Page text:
From Caring to Cared For: Prioritizing an Ethic of Care for Special Educators

From Caring to Cared For: Prioritizing an Ethic of Care for Special Educators

Lindsey A. Chapman, Chelsea T. Morris
DOI: 10.4018/978-1-5225-5748-7.ch006
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Special educators dedicate their careers to caring for one of the most vulnerable and historically marginalized populations of students despite often working in environments that do little to reciprocate this care. Amidst an ever-changing education landscape, special education teachers are becoming increasingly stressed, experiencing burnout at alarming rates, and far too frequently leaving the field altogether. In this chapter, caring school leadership is examined in the context of special education. The authors seek to bridge a theoretical stance with practical application to the field. Three necessary conditions for caring are discussed and specific “transactions of care” are recommended. The chapter concludes by upholding the idea that ensuring special educators feel cared for by school leaders has the potential to mitigate issues of poor working conditions, teacher retention, and consequently, promote positive outcomes for students with disabilities.
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Federal regulations requiring special education for children in public schools have changed the landscape of educational opportunities for students with disabilities (Education for All Handicapped Children Act, 1975; Individuals with Disabilities Education Act, 1990, 2004). In the 1970s, only one in five students with disabilities were being served in public schools, while in the last decade, the number of students with disabilities being educated in their local neighborhood schools has been closer to 95% (U.S. Department of Education, 2010). This dramatic change highlights the increased inclusion of students with disabilities in public schools, but the change also illuminates that their inclusion was not within the institution’s original intentions. For example, until the last two decades, students with disabilities were generally omitted from accountability systems used to monitor the performance outcomes of general education students (Turnbull, Turnbull, Wehmeyer, & Park, 2003). However, public policy has now changed the way resources are allocated to students with disabilities, the curriculums required to be used when teaching students with disabilities, and the pathways in which teachers are deemed “highly qualified” to teach special education.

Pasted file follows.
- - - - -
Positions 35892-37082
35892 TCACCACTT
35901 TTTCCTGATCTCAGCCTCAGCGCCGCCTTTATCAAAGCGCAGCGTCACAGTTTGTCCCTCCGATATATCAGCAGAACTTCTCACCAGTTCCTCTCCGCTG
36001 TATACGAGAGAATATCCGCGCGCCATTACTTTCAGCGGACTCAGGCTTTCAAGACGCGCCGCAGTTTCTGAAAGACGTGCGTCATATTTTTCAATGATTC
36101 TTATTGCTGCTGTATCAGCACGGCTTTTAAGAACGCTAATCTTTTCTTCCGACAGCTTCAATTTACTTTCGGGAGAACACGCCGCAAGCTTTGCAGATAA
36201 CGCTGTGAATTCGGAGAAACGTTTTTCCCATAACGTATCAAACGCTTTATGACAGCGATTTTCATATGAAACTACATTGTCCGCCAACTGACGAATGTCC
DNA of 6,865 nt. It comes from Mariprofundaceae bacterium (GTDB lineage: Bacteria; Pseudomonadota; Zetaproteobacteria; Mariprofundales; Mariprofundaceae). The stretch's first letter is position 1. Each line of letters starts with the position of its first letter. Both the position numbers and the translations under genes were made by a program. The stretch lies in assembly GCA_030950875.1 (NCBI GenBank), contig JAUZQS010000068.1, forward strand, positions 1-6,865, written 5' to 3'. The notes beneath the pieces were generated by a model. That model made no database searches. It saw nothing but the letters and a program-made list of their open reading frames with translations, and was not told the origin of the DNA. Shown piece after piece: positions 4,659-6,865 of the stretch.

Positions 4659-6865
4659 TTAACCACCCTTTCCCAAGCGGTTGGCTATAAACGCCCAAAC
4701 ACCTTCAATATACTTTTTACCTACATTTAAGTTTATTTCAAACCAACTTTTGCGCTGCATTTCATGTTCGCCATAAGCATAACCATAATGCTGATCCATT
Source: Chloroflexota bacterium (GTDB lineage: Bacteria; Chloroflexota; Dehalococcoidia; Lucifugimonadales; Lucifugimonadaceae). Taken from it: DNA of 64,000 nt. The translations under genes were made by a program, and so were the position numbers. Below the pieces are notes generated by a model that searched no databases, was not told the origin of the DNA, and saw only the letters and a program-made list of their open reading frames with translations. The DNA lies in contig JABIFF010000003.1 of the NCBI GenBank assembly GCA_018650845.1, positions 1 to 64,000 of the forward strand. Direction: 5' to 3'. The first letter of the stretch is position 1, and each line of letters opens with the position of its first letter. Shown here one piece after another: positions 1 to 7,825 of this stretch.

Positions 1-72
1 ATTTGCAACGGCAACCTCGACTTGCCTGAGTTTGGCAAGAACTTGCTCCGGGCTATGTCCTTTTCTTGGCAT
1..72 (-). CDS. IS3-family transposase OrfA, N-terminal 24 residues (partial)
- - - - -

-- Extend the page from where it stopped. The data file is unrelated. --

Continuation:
Special education teachers are the primary personnel charged with caring for this historically excluded group of students. They have the responsibility to ensure educational equity of and care for the personal and educational needs of all students with disabilities. With the political climate surrounding public education seemingly rife with tumultuous changes, the roles and responsibilities of special education teachers have become increasingly intensified and there are more stringent consequences for students, teachers, and schools tied to student performance. These, and many other challenges, can lead to dire consequences for teachers and their students if left unaddressed. For example, the national shift toward the inclusion of students with disabilities with their typically-developing, same-aged peers has also resulted in greater co-teaching models (general education teachers partnered with special education teachers in the same classroom) that increase tension around teachers’ roles (Brownell, Sindelar, Kiely, & Danielson, 2010). Without appropriate training and time for meaningful collaboration, co-teaching is likely to result in an imbalance in the shared responsibility of general and special educators to the students, and may lead special education teachers to feel like glorified assistants (Murawski, 2009). Other challenges for special education teachers include mounds of paperwork and a responsibility to continuously validate instructional decisions with data for a group of students with wide variability of needs and a high demand for attention (Gersten, Keating, Yovanoff, & Harniss, 2011).

Key Terms in this Chapter

Transactions of Care: Intentional actions between school leaders and their special education teachers that strengthen the presence of caring school leadership in schools.

School Leader: Individuals with knowledge and respect for instruction and the personal and professional role of teachers and a commitment to collectively engage in the success of teachers and students.

Care: A desired quality of interpersonal relationships in which members are mutually committed to the success and wellbeing of the other.

Reciprocity: The provision that caring encounters are a mutual exchange of both giving and receiving in a relationship.

Equity: Remediating differences with proportionately fair practices.

Intensification: Changes in structural and cultural working conditions which increase demands and pressures over time.

Caring School Leadership: A social relationship at the foundation of school community creating capacity to care through the experience of caring and being cared for.

Burnout: Persistent, negative, work-related state of psychological exhaustion.

Working Conditions: Environmental factors such as workload, class size, and administrative support that have been found to be central to special education teacher retention.

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